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Published: April 26th 2012
Seattle from Manchester Beach
Downtown Seattle from across Puget Sound at Manchester Beach. The Space Needle is on the far left.
Today was another day mostly for chores and driving.
At least the scenery was nice.
The first notable sight is Manchester Beach.
This beach is located in downtown Manchester, one of those small towns where everyone seems to own a boat.
It is also located almost directly across the water from Seattle.
The beach gives a fantastic view.
On the southern end was something that rarely appears, snow covered Mount Rainer again looking like a white mirage.
The next notable thing is Bristol Bay.
The highway runs along the side of the bay, directly opposite a Navy base.
Two aircraft carriers were sitting directly in front of it.
Needless to say, stopping on the road to take a picture would be a rather bad idea.
Incidentally, the Navy is incredibly open
about this base compared to another one in the area.
That base is home to the Pacific ICBM missile submarine fleet, so any civilian going anywhere near it will likely be treated as a spy or terrorist.
The final notable item is the Tacoma Narrows Bridge
These days it is a graceful
Mount Rainer From Manchester Beach
Mount Rainer from Manchester Beach. This view appears less than ten days a year!
suspension bridge with a perfect view of Mount Rainer (that again!) when the weather is right.
The bridge gives no hint that it is the replacement for one of the most spectacular engineering failures in the United States, the so called “Galloping Gertie
The failure is studied in freshman physics classes to this day.
All suspension bridges sway slightly in the wind.
They have to, otherwise the steel beams would bend and break.
If the bridge is designed right, the vibrations from the wind die out.
If the engineers get it wrong, the vibrations will reinforce each other, causing the deck to roll like an ocean wave.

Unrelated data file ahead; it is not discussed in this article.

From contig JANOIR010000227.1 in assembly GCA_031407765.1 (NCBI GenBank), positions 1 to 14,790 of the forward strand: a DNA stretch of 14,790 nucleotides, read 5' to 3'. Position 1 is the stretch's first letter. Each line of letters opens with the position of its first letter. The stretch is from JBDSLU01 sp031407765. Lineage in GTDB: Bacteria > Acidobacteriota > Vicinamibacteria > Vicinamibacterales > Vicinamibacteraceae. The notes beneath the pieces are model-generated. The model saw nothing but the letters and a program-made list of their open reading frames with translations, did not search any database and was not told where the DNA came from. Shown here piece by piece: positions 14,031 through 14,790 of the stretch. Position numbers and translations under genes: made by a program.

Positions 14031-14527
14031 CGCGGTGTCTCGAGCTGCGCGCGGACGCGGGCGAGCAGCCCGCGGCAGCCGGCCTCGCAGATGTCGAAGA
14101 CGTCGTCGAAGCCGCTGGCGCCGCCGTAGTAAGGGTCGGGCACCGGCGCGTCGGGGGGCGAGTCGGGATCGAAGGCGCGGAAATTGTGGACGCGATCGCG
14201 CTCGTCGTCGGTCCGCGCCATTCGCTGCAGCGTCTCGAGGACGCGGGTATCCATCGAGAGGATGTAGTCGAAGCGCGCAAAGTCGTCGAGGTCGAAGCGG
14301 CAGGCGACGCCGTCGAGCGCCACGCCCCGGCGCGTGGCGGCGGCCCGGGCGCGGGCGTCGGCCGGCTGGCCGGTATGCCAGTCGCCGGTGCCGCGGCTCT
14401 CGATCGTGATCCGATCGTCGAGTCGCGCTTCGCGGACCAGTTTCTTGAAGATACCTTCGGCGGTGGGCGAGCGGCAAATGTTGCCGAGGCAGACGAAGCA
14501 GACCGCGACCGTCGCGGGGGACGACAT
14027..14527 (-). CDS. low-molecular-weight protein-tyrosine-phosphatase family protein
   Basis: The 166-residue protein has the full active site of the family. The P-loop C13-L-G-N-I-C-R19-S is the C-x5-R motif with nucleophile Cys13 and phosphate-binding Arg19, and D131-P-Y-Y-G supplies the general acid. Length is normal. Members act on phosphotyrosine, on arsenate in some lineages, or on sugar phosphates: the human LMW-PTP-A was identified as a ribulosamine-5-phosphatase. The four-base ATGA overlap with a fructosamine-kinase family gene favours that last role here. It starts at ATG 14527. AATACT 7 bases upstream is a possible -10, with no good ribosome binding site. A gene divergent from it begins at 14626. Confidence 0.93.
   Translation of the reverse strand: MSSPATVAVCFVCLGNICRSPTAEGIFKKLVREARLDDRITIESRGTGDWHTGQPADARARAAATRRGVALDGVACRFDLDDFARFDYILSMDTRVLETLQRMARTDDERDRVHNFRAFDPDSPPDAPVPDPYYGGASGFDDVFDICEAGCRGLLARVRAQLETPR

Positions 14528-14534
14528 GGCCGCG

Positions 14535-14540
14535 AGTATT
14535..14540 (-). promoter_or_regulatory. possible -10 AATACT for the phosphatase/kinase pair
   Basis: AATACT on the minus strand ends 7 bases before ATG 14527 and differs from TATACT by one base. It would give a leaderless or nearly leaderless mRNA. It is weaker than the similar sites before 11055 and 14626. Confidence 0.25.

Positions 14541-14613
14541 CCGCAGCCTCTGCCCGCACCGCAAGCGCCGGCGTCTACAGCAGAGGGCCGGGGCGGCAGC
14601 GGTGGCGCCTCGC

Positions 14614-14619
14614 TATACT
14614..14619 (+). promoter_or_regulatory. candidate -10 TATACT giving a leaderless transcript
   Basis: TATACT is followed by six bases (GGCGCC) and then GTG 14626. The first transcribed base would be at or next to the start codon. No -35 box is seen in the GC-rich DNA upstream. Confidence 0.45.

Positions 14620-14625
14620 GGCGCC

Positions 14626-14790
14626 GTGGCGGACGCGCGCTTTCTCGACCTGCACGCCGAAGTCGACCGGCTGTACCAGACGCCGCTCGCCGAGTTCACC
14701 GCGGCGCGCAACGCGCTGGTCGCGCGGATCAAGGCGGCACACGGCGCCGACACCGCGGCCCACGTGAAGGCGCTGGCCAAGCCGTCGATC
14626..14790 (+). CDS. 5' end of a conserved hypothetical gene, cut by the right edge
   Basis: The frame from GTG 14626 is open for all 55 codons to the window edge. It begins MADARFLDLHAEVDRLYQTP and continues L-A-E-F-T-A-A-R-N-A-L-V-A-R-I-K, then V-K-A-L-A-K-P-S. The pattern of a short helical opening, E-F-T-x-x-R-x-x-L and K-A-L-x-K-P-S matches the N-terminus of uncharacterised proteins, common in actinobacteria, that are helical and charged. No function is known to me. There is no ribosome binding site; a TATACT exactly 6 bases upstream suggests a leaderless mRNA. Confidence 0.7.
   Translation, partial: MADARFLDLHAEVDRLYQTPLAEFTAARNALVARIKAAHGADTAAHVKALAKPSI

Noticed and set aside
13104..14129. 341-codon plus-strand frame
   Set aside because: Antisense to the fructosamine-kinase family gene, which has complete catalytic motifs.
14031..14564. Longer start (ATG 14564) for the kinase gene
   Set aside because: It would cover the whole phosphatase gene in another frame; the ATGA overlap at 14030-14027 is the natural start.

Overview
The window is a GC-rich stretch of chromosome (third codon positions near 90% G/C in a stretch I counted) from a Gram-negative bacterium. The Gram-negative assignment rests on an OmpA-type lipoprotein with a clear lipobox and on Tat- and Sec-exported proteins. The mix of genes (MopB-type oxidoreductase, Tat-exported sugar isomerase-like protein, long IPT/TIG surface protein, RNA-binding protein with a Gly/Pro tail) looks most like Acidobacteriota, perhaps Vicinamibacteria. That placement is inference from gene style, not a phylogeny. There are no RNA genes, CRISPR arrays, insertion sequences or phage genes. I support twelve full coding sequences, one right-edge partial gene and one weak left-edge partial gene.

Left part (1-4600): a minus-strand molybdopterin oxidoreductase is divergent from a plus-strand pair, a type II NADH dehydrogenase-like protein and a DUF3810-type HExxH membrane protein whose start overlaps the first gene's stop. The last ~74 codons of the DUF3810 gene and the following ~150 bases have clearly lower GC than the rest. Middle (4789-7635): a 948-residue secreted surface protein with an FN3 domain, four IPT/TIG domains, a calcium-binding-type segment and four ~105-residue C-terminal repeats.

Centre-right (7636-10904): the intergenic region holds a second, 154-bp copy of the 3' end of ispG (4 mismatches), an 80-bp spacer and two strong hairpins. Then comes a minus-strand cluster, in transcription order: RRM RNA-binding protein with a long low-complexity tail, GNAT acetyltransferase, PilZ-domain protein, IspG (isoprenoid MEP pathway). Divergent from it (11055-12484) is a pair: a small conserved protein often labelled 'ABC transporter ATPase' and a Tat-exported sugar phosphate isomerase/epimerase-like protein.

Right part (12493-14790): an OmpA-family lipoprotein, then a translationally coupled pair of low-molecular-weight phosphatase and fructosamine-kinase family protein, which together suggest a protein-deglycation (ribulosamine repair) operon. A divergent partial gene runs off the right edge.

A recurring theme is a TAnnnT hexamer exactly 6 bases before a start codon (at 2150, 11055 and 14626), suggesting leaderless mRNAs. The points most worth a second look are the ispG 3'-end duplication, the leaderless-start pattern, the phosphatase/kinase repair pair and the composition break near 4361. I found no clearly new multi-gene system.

Soon after the original Tacoma Narrows bridge opened, people realized the engineers had gotten it really wrong.
In the right type of wind, this bridge deck bucked like a rodeo horse.
Authorities closed the bridge and prepared for the inevitable.
It came during a fall storm, and a TV crew was there to capture it.
The bridge just rolls and rolls in huge waves until the entire thing collapses in a cloud of dust.
Here it is!
Soon afterward, I got one of the nasty surprises that are inevitable on any long road trip.
This one was bitterly ironic.
On this trip I have had to deal with steep interstates filled with trucks (see Winding Roads and Falling Water
) twisty mountain roads with no guardrails (see Sacred Peaks
), dirt roads filled with potholes (see The Biggest Port that Never Was
), and rural highways that locals drive like drag strips (see Big Architecture in a Small City
I got through all of them without a scratch.
Today I had my first accident, in a parking lot!
Someone backed up without looking, directly into my car.
The silver lining is that they only shattered my back bumper, so my car is still drivable, but it’s still another thing I have to deal with.
I had dinner tonight at a restraint chain called Shari’s
Found only in the Pacific Northwest, they are famous for their incredible pies
They make all of them from local farm produce.
The variety is huge.
The pies were as good as advertised, ranking with northeastern diners for quality.
Sadly, the rest of the food was average, and service was as slow as a Cascades glacier.
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